To prove his point, Mills used the IBM story as one that he could relate “the art of the possible,” one of consolidation and efficiency that focused on best outcomes and achievements, not internal politics.
He put up a slide (see sidebar below) that explained how smarter planet solutions are increasing the demands placed on IT. For example, data centers have doubled their energy use in the past five years, and there’s an 18% increase in data center energy costs projected. The costs of the IT assets themselves, Mills pointed out, are only a small and marginal component of IT’s overall costs. Labor, energy, and other costs are a much more substantial component of the costs, so IT has to work much smarter, and in a much more automated fashion, to keep the costs reasonable.
Sprawl drives costs, Mills explained. “We know this from IBM, talking to thousands of businesses around the world.”
But, he went on, “we eat our own cooking,” and that IBM consolidation efforts to date had saved over $100M and counting, and that the TCO comparison for distributed workloads versus those on z Systems is a substantial savings on virtualized Linux via z.
“Linux runs like a scalded dog on the mainframe,” Mills asserted, the quote of Pulse 2012 thus far. Mills elaborated on IBM’s investments in System z: “If the work can be consolidated onto Z, we do it. System z plays a critical role in IBM’s journey. Migrations to System z have delivered almost 60% of the project’s total cumulative savings to date.”
But too many organizations don’t look at putting the right workloads in the right places and systems.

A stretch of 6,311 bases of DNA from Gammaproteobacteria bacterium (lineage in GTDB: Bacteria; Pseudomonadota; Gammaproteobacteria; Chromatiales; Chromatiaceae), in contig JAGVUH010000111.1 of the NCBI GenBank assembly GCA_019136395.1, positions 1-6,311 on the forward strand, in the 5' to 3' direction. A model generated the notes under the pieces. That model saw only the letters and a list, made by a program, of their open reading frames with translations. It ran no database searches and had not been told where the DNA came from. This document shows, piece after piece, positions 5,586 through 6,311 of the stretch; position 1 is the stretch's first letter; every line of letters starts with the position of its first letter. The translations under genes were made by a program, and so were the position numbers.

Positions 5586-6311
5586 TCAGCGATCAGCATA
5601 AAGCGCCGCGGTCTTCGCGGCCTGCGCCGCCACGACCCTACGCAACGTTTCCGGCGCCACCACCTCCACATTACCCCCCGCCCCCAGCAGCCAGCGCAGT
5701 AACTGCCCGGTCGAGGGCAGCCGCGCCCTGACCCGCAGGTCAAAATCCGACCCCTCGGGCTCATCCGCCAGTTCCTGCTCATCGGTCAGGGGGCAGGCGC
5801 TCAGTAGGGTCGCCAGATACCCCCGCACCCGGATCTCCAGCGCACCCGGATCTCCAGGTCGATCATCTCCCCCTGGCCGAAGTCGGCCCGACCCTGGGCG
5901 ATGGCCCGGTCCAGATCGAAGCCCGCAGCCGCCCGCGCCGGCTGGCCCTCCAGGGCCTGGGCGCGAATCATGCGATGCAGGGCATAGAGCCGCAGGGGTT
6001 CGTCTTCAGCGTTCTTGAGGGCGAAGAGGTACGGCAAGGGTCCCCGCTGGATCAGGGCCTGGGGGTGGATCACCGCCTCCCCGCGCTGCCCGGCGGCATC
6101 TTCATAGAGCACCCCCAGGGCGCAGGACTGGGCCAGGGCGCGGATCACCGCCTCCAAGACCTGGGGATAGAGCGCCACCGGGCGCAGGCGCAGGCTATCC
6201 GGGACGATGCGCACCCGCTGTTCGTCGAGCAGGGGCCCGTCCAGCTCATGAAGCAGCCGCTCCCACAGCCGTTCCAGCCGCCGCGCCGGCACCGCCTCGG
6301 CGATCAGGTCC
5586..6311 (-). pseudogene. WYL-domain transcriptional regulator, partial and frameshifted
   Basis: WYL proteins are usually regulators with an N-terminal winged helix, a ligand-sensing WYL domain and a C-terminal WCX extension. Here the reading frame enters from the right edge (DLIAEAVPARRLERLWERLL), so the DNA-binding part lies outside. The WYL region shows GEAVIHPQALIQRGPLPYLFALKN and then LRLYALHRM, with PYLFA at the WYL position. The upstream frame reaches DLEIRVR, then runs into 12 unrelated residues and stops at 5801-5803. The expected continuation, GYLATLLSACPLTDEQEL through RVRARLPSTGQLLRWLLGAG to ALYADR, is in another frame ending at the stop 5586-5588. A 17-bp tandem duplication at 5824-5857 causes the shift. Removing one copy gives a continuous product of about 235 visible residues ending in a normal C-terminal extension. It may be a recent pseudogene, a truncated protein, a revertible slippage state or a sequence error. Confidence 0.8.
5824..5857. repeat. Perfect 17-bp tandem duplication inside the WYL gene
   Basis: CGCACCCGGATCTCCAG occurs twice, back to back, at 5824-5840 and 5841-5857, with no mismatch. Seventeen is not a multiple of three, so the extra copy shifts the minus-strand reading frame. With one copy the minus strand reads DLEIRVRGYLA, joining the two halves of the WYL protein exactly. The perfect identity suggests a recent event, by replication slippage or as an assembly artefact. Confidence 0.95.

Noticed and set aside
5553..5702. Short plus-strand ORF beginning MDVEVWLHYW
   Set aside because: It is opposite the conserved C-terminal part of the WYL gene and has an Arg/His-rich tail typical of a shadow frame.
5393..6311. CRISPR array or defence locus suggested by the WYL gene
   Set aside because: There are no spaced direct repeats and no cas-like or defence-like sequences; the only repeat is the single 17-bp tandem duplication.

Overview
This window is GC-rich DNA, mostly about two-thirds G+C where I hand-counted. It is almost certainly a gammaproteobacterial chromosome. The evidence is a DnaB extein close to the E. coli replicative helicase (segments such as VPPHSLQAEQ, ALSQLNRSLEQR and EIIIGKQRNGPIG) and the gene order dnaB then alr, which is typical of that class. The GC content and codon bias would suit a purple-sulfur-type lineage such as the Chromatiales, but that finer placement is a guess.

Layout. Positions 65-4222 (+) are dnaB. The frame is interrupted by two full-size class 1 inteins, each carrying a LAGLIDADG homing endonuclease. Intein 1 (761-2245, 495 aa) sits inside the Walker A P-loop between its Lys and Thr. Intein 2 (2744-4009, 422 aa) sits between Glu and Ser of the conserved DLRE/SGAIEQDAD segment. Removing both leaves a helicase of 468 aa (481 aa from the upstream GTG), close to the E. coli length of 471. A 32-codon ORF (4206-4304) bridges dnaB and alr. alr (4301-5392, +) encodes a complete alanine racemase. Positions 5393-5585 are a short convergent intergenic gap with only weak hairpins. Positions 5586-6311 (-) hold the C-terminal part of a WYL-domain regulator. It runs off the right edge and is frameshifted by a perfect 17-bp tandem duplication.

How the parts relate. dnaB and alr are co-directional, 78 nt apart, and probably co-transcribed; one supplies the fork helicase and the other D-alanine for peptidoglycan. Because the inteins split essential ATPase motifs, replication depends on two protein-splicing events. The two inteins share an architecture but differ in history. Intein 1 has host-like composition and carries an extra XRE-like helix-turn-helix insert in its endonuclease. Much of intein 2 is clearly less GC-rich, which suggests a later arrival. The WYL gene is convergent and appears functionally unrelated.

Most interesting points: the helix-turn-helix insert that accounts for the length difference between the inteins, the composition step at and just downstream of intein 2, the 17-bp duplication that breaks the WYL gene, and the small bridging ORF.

With much of IBM’s own IT workload consolidation, “We can give better service faster in IBM relative to the applications they run” Mills detailed. For example, IBM reduced server provisioning from 5 days to 1 hour. Configuration, operations, management, and monitoring labor was reduced by 50%.
In the collaboration realm, IBM now has more than 300M meeting minutes in the cloud per day and supports >85% of IBM’s overall web conferencing needs (which are, trust me, extensive. We IBMers mostly don’t live in offices anymore — we live in emeetings from our home and mobile offices!)
His message was clear: Focus your IT investments based on the reality of your business, not territory or political alignments.
As always, Steve concluded with some key customer examples. Nationwide Insurance saved $15M cost savings over three years using Linux on Systems z. Now, they have 85-90% server utilization and an 80% reduction in environmental costs.
Technische Unviersitat Munchen replaced 150+ servers with two IBM Power servers, saving 85%, and energy consumption reduced by 80%.
Carter’s Inc., a leading children’s apparel company in the U.S., now accelerates data backup by 83% and achieves a 23:1 data compression ratio when it virtualizes its data storage environment. This has reduced data backup time from 12 hours to 2 hours.
Then, Steve Mills did something he doesn’t often, and that was to open the kimono.
In fact, yesterday during our interview with Steve, I asked him what, if anything, had changed since he had taken helm of the IBM Systems group (along with his existing Software responsibilities).
His response was revealing: Nothing had changed. Work integrating our systems and software for optimizing workload would continue as it had, if not accelerate.
The following slide reveals some of the details. Based on these comments, I would expect more news on this front very soon. : )
Earlier today at IBM Pulse 2012, Scott and I had a far-ranging interview on the mobile ecosystem with IBM Mobile Platform vice president, Bob Sutor.
Our discussion ranged from the mobile “lifecycle,” which Bob recently presented to the Mobile World Congress in Barcelona, to privacy and security in the mobile realm, to Android v. iOS v. some stalking horse mobile OS being written in some kid’s garage nobody yet knows about.
It was one of our favorites of the event, and we hope you enjoy watching it as much as we enjoyed doing the interview. We could have spoken with Bob for another half hour and not covered everything we would have liked.
Check it out here.